We are a Royal College of Veterinary Surgeons (RCVS) approved equine hospital.
Gastric ulcers are common in horses and can effect horses of many types. The effect of gastric ulceration may be highly variable but they are believed to be associated with weight loss, changes in eating behaviour, change in character, poor performance and colic, although in many horses, they may cause few or no apparent ill-effects.
At the moment the only accurate and reliable way to diagnose gastric ulceration in horses is by gastroscopy (endoscopic examination). Gastroscopy allows examination of the stomach and any ulceration can be graded depending on how deep and how widespread the ulceration is and treated accordingly.
Gastroscopy is performed under sedation and sometimes using a twitch. The gastroscope is a 3 meter long flexible fibre optic camera which is passed up one of the horse's nostrils, the horse then swallows the gastroscope which is passed down into the stomach. Once inside the stomach, the stomach is inflated with air to allow full examination and the scope is manoeuvered to examine different regions of the stomach.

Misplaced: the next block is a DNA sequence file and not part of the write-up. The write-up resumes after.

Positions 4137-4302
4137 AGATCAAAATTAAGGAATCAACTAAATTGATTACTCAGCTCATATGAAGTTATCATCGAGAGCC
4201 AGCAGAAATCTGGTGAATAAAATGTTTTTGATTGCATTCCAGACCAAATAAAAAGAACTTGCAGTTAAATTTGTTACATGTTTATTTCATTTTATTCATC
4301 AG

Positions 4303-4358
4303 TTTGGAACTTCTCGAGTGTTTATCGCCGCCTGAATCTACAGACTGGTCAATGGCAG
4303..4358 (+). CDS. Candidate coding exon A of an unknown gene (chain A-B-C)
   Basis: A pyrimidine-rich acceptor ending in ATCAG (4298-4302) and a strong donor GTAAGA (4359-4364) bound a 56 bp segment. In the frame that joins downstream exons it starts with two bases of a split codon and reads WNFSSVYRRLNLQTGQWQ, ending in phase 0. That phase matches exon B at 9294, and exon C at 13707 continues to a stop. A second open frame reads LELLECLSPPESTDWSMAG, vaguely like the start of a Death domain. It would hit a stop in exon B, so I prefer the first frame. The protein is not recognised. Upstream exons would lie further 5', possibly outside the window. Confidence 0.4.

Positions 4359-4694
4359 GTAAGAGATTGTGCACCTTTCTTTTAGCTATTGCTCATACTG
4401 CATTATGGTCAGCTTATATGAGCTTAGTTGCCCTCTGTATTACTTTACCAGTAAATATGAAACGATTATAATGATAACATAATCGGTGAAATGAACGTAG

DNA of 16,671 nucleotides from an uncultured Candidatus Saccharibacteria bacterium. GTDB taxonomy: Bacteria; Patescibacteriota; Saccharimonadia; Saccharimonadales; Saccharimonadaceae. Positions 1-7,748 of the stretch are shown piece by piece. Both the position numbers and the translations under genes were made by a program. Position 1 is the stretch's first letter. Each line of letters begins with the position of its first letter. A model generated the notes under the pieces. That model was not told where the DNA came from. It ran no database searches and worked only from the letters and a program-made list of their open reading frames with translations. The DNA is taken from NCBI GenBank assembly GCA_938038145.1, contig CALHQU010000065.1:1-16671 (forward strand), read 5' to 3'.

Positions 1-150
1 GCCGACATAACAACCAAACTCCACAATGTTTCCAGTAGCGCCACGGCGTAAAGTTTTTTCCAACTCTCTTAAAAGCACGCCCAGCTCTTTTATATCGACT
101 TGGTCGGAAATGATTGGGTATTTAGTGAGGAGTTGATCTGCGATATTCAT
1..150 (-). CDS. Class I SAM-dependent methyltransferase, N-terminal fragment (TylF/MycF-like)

The procedure is usually well-tolerated by the horse and takes around 20 minutes. Horses are ready to travel home when the sedation has begun to wear off (usually after about 30 minutes).
THE EXAMINATION CANNOT BE FULLY PERFORMED IF THE HORSE HAS NOT BEEN STARVED OR IF THERE IS STILL FOOD PRESENT IN THE STOMACH
For horses inclined to eat their bedding, a muzzle should be placed. Both food and water can be made available to the horse as soon as the effects of the sedation have worn off.
There are rarely any untoward side effects of gastroscopy, although occasionally a horse may show mild colic symptoms associated with distension of the stomach by air (this usually resolves one the air is withdrawn at the completion of the procedure).
Occasionally the gastroscopy procedure may result in a small nose bleed. This is perfectly harmless and will stop with in a relatively short time.